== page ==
Anna Eva Gaspar as a young lady

Anna Eva Gaspar as a young lady

This is me at my father Hugo Schwartz's place. It was taken in Hungary, I was around thirteen-fourteen. I had beachwear on, with white and green pattern, with an open back, just like those you see these days. I had a little bolero for it to cover my back, because it was too conspicuous, of course. If you went to a lido, and before you put on the swimsuit, you could take off the bolero, but otherwise it wasn't fashionable to walk on the street with it. And I really loved this small dress. We had a sewing woman, Bozsi [Erzsebet], she made it for me, she was very skilled. The picture was taken by my brother with his own camera. I am especially fond of this picture. I have very nice memories from the time I spent at my father.

My parent's marriage wasn't a subject of conversation, it took place probably in Zerind, but I don't know exactly. They had both a civil and a religious marriage, and it was particularly difficult for them to divorce. It took quite a long time, but my grandparents insisted on the divorce. After they divorced, my mother assumed again her maiden name, and was registered as Olga Weiss. After they divorced, my mother remained single and so did my father. My mom's photo was all the time on my father's desk. He claimed my grandmother was the one who separated them. To be honest, my grandmother was a damn bad woman. It's not nice to say this, but she was a very bad woman. And I believe she separated my parents. But I never found out why.

After my parents got married, they lived in Alsoszopor, because my mother got an estate there as a marriage portion and my father was a farmer there. And the house is still there, even today. Then they divorced and I don't know how they divided the estate after the divorce, I was 3 years old, so I couldn't know and I didn't care much. After my parents divorced, we moved to Varad. I corresponded all the time with my father, he used to visit us twice a year. My father lived in Hungary, in Tornyosnemeti, near the Bohemian-Hungarian border. He was a communicative person - everybody liked him in the village. The half of his estate was in Bohemia and the other half in Hungary, so he had a permanent pass, I used to go with him quite often to Kassa. He had his share inherited from the family, he managed a part of his sister's and brother-in-law's estate also, and he had his own estates too. Probably he bought more land with his capital. Before 1940 I visited my father every year, and he used to come twice a year to visit us in Varad. In 1940 we were annexed to Hungary, and traveling wasn't a problem anymore. And then we used to visit him almost every summer. When we grew older, my mother allowed us to spend the summer holiday with our father. So we were on good terms, we had no problems.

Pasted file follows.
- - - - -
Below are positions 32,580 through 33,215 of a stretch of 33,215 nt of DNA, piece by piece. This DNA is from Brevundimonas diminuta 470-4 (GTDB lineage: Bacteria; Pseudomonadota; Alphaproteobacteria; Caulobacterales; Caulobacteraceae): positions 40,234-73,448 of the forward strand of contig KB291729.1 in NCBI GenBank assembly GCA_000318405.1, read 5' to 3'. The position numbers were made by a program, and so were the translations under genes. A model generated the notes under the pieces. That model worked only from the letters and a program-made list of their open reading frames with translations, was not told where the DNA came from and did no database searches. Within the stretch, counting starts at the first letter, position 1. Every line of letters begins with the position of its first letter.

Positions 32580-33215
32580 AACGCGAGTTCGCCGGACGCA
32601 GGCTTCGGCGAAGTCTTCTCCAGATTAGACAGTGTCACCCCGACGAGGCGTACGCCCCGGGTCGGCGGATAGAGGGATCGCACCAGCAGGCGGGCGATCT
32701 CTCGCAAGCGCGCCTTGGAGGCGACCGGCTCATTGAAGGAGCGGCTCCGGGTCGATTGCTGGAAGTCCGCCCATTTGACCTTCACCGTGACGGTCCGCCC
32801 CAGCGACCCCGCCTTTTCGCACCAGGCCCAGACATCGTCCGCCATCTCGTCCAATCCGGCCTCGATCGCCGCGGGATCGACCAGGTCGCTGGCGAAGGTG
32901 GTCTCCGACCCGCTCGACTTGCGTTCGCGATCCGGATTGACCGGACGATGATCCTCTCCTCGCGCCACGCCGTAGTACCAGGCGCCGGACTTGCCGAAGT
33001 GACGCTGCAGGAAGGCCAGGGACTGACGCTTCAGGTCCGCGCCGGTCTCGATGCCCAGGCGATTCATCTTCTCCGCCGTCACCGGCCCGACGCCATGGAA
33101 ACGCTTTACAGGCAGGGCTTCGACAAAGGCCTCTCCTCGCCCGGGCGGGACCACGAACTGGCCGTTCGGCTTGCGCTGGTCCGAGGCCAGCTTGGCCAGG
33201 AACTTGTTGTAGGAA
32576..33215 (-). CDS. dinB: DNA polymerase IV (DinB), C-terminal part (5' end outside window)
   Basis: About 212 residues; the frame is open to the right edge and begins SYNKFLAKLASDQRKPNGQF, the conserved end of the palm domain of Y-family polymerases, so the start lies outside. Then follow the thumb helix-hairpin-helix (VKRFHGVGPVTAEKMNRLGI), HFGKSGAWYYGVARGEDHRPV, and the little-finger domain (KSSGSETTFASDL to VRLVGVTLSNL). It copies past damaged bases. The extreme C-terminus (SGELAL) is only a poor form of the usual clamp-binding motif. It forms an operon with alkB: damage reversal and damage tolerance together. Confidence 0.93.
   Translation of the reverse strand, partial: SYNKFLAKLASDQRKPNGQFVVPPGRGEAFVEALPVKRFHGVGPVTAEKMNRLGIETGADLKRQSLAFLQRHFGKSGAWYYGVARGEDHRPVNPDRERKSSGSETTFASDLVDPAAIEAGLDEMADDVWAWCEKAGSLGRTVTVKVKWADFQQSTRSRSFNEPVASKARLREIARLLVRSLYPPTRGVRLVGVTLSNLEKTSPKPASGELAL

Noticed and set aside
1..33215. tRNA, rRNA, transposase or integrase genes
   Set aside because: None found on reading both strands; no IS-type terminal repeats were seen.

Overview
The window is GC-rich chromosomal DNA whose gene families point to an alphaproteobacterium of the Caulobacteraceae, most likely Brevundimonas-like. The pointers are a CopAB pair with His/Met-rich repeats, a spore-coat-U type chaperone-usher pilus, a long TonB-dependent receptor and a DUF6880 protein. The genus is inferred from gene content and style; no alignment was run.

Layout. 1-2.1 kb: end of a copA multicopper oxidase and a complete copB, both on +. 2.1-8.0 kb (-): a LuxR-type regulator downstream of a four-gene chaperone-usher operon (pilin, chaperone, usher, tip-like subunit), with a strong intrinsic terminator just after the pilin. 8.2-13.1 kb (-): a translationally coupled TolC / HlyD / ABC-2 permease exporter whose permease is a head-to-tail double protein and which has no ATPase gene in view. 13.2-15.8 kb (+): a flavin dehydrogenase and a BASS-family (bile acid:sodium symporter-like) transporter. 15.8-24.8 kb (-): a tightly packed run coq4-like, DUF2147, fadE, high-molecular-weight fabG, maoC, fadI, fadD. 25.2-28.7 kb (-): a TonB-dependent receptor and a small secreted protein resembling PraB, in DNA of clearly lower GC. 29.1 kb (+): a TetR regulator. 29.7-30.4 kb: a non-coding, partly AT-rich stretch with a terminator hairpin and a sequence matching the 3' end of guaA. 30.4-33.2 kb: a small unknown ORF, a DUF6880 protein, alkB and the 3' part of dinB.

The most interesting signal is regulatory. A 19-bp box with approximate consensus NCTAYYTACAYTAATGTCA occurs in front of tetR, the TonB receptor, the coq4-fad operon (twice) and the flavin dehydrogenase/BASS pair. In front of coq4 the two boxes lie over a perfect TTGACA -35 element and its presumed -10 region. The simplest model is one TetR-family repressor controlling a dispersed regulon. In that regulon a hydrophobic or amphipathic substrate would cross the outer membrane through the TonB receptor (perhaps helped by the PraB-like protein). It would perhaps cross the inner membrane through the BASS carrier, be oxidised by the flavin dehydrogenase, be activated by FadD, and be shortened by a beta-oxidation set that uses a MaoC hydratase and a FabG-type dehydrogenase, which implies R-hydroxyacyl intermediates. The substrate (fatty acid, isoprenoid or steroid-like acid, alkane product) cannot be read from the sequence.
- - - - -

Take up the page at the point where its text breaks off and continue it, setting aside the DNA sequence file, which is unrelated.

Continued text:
He used to help us, so he asked all the time what we needrd, but I had to answer: 'Thank you, we have all we need.' A child always needs something, but I had to answer that. But he always brought something. He lived in Hungary, he could get more things than us. Not to mention the Bohemian shoes he brought. He brought skating boots, heavy boots and many other things. Once he asked me in a letter what I needed. I wrote him I needed a raincoat. 'All right, please send me your measures.' And we went to a tailor and he took my measures, he added some centimeters to them, not to outgrow the coat until the next year. My father received my letter, he went to the store, and he told he needed a raincoat for his daughter. 'Well, you know, we have to add some centimeters not to be too tight.' And when I put the raincoat on and I looked into the mirror, I almost burst out crying. all of them added some centimeters to the measures, and I was a thin, puny girl. It looked on me like the trousers on a cow. My poor mom said: 'Never mind!' I remember where the tailor in Varad was, in the small marketplace, and he altered it for me. And it became so nice everybody from my class envied me.

At first period I felt awfully at my father's place, probably because I was accustomed to the kosher household. My father didn't observe the Jewish traditions. He had no kosher household. He had a woman cook, a house-maid and everything he wanted. But I couldn't eat the meals made with sour cream. For example I remember I liked squash, but they made it with sour cream, so I couldn't eat that. My father called my mother on the phone and asked her how should they cook for me. There was ham, boiled ham. I got so sick from it I vomited it out, so I wasn't accustomed to the treyf household Then I got used to it, but I still don't like having sour cream in the meal. We used to spend 2-3 weeks there. At most four weeks, not more. My father had a lady friend, we got acquainted with her, she was a very attractive woman. But my father never got married again. He lived alone in a mansion-like house. We were on good terms with him, we had no problems.

Open this page